BY KENNETH R. SAMPLES – MARCH 12, 2019
Are you prepared for apologetic engagement? In part 3 (of six) in this series, I’ll offer three practical suggestions to help prepare you for potentially life-changing interactions with nonbelievers. As noted in parts 1 and 2, the term Apologia Sophia (Gk: ἀπολογία σοφία) transliterates the Greek word endings and roughly translates to “apologetics wisdom.” These three points will help provide you with such wisdom, whether you’re a professional or lay Christian apologist.
1. Develop thinking, speaking, and writing skills.
Apologists need to think, speak, and write with clarity and cogency. The study of logic is the greatest way to develop superior critical thinking skills. Rhetoric (the study of speech and debate) can serve to sharpen your oratory abilities. Writing skills can be enhanced by mastering the basics of English grammar (for English speakers) and by seeking to develop an imaginative storytelling style. Apologists should not underestimate the critical importance of developing their thinking, speaking, and writing skills.
2. Learn to think worldviewishly.
The word “worldview” refers to the cluster of beliefs a person holds about the most significant concepts of life—such as God, the cosmos, knowledge, values, humanity, and history. A worldview is, therefore, one’s big-picture view of reality. You can improve worldview thinking by learning the basic philosophical categories of thought and how to evaluate worldview truth claims. An ability to compare and contrast what one worldview affirms with another will prove to be valuable.
3. Develop a specific area of apologetic specialization.
In addition to studying general Christian apologetics, you would do well to choose an area that is centrally involved in the apologetic enterprise, then develop a specialized understanding of the field. Such fields might include theology, philosophy, ethics, psychology, history, literature, religion, science, and mathematics. By developing a specialization, you will acquire relevant expertise for apologetic research and outreach.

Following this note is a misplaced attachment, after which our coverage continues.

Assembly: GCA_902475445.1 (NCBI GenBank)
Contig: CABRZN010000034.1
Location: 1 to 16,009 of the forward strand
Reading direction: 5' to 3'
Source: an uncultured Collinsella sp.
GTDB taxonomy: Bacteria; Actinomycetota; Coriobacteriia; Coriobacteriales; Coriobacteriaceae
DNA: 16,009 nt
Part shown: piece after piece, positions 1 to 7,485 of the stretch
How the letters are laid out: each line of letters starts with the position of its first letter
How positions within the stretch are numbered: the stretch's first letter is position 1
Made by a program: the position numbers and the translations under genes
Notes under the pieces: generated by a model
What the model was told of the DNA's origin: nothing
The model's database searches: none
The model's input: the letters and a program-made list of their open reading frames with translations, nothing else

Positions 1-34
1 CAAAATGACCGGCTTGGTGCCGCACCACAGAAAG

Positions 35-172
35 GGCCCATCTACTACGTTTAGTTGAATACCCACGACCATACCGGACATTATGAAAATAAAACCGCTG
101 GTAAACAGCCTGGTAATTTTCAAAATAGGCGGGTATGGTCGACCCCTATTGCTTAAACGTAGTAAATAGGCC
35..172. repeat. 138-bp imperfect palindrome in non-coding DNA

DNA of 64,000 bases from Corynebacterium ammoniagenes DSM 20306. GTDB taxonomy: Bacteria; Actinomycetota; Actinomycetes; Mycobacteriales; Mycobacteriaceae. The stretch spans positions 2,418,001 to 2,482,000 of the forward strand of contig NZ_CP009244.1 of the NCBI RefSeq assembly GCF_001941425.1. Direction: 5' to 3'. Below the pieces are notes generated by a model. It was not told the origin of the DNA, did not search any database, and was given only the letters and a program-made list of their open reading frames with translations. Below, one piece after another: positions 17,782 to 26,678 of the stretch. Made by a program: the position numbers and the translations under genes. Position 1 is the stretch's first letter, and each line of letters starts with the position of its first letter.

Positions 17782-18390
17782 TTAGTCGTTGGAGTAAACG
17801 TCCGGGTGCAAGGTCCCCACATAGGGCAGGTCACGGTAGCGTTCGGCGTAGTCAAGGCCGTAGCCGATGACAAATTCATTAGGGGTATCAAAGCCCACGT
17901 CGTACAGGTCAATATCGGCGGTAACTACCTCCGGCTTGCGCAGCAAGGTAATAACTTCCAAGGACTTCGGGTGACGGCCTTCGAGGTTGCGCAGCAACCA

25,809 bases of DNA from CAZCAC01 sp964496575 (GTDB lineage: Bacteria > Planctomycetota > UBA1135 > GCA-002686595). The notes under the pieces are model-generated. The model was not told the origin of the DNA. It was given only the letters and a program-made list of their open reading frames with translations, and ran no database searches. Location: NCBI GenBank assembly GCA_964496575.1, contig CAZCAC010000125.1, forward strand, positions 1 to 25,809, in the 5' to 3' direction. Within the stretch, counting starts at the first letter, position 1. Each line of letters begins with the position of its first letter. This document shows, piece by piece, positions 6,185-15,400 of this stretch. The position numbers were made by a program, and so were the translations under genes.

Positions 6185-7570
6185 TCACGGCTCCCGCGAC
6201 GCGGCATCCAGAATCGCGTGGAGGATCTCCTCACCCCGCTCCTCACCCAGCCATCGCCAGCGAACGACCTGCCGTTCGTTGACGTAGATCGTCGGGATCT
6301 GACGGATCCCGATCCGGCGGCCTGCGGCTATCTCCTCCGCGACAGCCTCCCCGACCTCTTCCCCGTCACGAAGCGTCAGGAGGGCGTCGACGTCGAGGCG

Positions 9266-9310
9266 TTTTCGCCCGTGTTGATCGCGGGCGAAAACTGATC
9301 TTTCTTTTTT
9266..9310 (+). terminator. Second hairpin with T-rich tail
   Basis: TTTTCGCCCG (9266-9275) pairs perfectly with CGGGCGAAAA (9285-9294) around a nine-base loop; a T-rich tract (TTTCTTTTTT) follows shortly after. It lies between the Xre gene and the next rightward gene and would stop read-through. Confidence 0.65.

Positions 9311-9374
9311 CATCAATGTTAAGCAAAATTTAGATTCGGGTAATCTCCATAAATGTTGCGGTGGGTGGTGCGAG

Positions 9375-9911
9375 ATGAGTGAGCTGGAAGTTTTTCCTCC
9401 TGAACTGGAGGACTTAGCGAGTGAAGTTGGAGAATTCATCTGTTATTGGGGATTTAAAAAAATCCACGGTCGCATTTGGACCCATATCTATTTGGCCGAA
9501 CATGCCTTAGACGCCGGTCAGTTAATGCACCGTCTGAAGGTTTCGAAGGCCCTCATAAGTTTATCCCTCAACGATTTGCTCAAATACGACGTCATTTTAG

The Book of Acts describes the apostle Paul’s apologetics practice:
As was his custom, Paul went into the synagogue, and on three Sabbath days he reasoned with them from the Scriptures, explaining and proving that the Messiah had to suffer and rise from the dead. “This Jesus I am proclaiming to you is the Messiah,” he said. Some of the Jews were persuaded and joined Paul and Silas, as did a large number of God-fearing Greeks and quite a few prominent women.
If I were to start my training for a career in Christian apologetics all over again, I would rigorously pursue the three areas discussed above. The Lord by his grace uses our apologetics reasoning to draw people to faith in Christ. And God will honor your prudent preparation for such service.
Reflections: Your Turn
How has God used your preparation for his kingdom-building purposes? Which of the three suggestions above do you deem most important? Why? Visit Reflections on WordPress to comment with your response.
- I engage in apologetics in two of my books, Without a Doubt: Answering the 20 Toughest Faith Questions and 7 Truths That Changed the World: Discovering Christianity’s Most Dangerous Ideas.
- For more about apologetics within the context of the Christian worldview, see my book, A World of Difference: Putting Christian Truth-Claims to the Worldview Test.
NOW THAT YOU’VE DISCOVERED REASONS TO BELIEVE
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